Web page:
For the past few weeks, "Fitness for Life" may well have been the most discussed college course around. From now on, however, no one at Lincoln University in Pennsylvania will be required to take it.
The course became famous because of a requirement adopted at Lincoln for classes that entered in 2006 or later: that any students with body mass index scores above 30 show that they have lost weight or taken the course by the time they graduate. This year's seniors were the first to be covered by the requirement, attracting publicity that set off a national debate and Friday's faculty vote. At that meeting, faculty voted on a policy that will encourage students who are obese to take the course, but to end the stipulation that these students enroll in the class as a graduation requirement if they don't lose weight.
Ivory V. Nelson, president of Lincoln, said in an interview Saturday that the faculty "wanted to keep what we were doing, but wanted to send a message that we were not singling out any group." Nelson said he believes Lincoln is correct to try to identify students whose obesity may be dangerous, and to encourage them to learn more about nutrition and health. "We haven't stopped what we were doing," he said. The changes are to address "a perception" that the university was unfairly focusing on some students.
Over the past two weeks, Nelson said, he has received many calls from other colleges seeking information about how to set up programs to help obese students. "The discussion over the last two weeks has been a great one in the sense that we brought attention to the matter," he said. And regardless of whether the course should be required, "at the end of the day, the issue is still there."
Some critics of the policy questioned whether Lincoln might be breaking the law by requiring some students -- based on health conditions -- to take a specific course. But Nelson said that legal considerations did not come into play. "The jury is still out" on whether the requirement was legal, he said. "We weren't addressing the legal issue."
Obesity is a serious problem in the United States generally, and on many campuses. Many colleges have adopted policies or programs to encourage healthy diets, but most of these programs focus on such issues as the food served on campus, and Lincoln is believed to be the only university that had a specific course requirement for students with certain body mass index levels.
While Nelson said he was happy to have had Lincoln set off the debate over what colleges should do about obesity, many faculty members, students and alumni have been less than pleased with the attention. Lincoln, founded in 1854, was the first historically black college created in the United States (Cheyney University is older, but wasn't founded as a college). Lincoln's alumni include Thurgood Marshall and Langston Hughes -- and many supporters of the university were distressed to find the institution becoming known for having what many came to call "the fat class."
The Philadelphia Daily News on Friday quoted a faculty member as saying "the school is becoming the laughingstock of the whole world," and cited an e-mail sent by another faculty member to colleagues, saying: "Health is definitely important but should Anglo-European images of weight and body mass be imprinted on the minds of the young people who are our students?"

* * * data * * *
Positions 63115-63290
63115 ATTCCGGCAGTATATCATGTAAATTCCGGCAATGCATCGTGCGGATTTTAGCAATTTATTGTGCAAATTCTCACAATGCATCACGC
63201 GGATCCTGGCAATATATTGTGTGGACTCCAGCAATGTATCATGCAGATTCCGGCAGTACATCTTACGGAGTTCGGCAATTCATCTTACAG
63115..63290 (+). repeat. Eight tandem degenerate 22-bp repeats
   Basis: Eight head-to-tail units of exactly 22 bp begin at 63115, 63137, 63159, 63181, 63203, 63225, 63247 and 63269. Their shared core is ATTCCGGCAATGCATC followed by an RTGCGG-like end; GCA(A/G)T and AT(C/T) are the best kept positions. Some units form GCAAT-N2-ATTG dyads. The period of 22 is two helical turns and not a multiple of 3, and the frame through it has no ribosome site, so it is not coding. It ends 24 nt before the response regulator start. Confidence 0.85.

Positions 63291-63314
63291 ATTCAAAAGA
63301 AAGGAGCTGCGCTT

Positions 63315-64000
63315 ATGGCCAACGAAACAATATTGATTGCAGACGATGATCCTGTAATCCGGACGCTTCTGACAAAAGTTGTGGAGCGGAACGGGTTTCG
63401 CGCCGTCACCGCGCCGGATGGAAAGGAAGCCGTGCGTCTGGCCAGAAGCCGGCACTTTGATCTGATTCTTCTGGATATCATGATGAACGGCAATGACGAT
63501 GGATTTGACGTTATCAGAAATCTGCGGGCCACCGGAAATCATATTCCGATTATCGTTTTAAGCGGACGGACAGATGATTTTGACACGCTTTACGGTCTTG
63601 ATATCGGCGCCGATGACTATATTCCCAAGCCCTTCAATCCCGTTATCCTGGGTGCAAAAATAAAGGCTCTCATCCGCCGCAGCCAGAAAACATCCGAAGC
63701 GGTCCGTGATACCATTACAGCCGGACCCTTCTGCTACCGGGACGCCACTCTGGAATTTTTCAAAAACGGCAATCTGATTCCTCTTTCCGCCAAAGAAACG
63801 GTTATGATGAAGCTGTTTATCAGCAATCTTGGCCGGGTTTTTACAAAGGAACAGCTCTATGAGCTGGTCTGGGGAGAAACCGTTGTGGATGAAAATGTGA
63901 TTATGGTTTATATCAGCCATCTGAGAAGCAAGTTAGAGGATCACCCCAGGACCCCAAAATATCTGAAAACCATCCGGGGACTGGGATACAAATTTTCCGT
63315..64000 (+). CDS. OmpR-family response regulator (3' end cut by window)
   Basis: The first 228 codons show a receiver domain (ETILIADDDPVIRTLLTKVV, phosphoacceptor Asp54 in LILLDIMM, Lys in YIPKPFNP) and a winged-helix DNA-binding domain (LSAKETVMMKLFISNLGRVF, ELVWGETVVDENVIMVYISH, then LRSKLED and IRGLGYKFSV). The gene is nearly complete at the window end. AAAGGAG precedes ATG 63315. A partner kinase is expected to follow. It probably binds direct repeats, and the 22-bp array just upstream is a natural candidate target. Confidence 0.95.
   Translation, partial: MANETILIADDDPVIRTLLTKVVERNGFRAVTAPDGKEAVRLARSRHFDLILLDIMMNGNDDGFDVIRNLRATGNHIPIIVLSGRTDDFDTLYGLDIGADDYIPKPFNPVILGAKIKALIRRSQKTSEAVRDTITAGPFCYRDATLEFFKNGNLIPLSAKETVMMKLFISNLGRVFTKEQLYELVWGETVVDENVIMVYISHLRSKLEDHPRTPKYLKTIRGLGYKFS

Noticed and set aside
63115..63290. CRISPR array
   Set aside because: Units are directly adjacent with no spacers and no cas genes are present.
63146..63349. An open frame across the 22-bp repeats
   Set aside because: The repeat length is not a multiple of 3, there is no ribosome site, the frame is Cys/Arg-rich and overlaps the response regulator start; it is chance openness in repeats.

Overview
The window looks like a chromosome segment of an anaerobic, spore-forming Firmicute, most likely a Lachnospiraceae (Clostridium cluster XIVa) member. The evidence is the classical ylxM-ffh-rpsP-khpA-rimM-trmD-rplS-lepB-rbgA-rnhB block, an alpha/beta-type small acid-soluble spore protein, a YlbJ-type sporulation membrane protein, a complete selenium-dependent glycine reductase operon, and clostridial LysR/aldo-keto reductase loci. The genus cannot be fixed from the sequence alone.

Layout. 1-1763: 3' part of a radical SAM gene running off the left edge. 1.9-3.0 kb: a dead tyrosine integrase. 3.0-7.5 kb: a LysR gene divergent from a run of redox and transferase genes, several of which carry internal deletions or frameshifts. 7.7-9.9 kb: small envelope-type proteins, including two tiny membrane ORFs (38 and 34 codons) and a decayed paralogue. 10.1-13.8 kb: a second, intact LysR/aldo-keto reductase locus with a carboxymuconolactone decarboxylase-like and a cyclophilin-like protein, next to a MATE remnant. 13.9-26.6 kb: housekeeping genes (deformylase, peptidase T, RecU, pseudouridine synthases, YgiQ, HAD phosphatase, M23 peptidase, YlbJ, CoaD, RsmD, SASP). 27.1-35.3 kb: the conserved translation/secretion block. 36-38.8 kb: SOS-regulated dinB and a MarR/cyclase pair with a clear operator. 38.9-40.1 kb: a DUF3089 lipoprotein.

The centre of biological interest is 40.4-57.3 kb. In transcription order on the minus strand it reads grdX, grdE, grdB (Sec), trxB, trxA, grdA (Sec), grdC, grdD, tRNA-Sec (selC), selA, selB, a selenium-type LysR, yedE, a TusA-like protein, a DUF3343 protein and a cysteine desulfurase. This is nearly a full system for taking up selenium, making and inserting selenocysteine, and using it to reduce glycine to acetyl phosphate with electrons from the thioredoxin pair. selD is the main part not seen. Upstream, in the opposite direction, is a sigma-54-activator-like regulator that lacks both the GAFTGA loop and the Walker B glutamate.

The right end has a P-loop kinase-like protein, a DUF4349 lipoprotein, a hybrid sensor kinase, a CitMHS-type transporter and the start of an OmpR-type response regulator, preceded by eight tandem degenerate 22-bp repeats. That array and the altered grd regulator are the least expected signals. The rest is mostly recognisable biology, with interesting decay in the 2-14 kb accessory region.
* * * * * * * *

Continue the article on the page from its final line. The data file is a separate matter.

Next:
James L. DeBoy, chair of Lincoln’s health, physical education and recreation department, has been the most public proponent of the requirement. Prior to the faculty vote, he distributed a memo to his colleagues, urging them to "stay the course" and keep the requirement. DeBoy noted that his colleagues had been receiving and reading "acerbic" commentary on the requirement, but urged them not to dwell on such criticism.
"As educators we must be honest with our students and inform them when behavior, attitude, knowledge bases, or habits of mind are not what we, the faculty, deem as acceptable," he wrote. "Any factor/ trait/ characteristic that we believe will hinder students’ maximum development and full realization of life goals must be: (1) brought to their attention; (2) substantiated as being detrimental; and (3) adequately redressed. Such feedback will, at times, be unsettling, awkward, and distressing to students and faculty alike. By all means, these messages must be delivered in a caring, sensitive, nurturing way. In our heart of hearts we know that obesity robs individuals of both quality and quantity of life. We inflict greater injustice on our students today and in the years to come when we know what we ought to do but are hesitant to do so because of short-term adverse effects."
After the faculty vote, DeBoy said via e-mail to Inside Higher Ed that he was not distressed because of the continued commitment to the course and to raising the issues involved. "While the method may have changed, the learner outcome has remained constant: empower students with the requisite knowledge, skills, attitudes, and habits of mind to reduce/eliminate the ravaging effects of hypokinetic disease and their associated threats to both quality and quantity of life," he said. "We are not married to any particular method that accomplishes this end result … as long as that method delivers the targeted outcome in a manner that best serves the student."